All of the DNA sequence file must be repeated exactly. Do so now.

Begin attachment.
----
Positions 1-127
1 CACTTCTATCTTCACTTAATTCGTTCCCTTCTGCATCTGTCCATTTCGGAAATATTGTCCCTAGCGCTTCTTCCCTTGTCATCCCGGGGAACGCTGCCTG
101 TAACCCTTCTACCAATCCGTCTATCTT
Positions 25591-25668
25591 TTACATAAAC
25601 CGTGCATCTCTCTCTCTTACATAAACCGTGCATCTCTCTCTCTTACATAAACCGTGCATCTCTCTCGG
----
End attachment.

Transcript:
Positions 1-127
1 CACTTCTATCTTCACTTAATTCGTTCCCTTCTGCATCTGTCCATTTCGGAAATATTGTCCCTAGCGCTTCTTCCCTTGTCATCCCGGGGAACGCTGCCTG
101 TAACCCTTCTACCAATCCGTCTATCTT
Positions 25591-25668
25591 TTACATAAAC
25601 CGTGCATCTCTCTCTCTTACATAAACCGTGCATCTCTCTCTCTTACATAAACCGTGCATCTCTCTCGG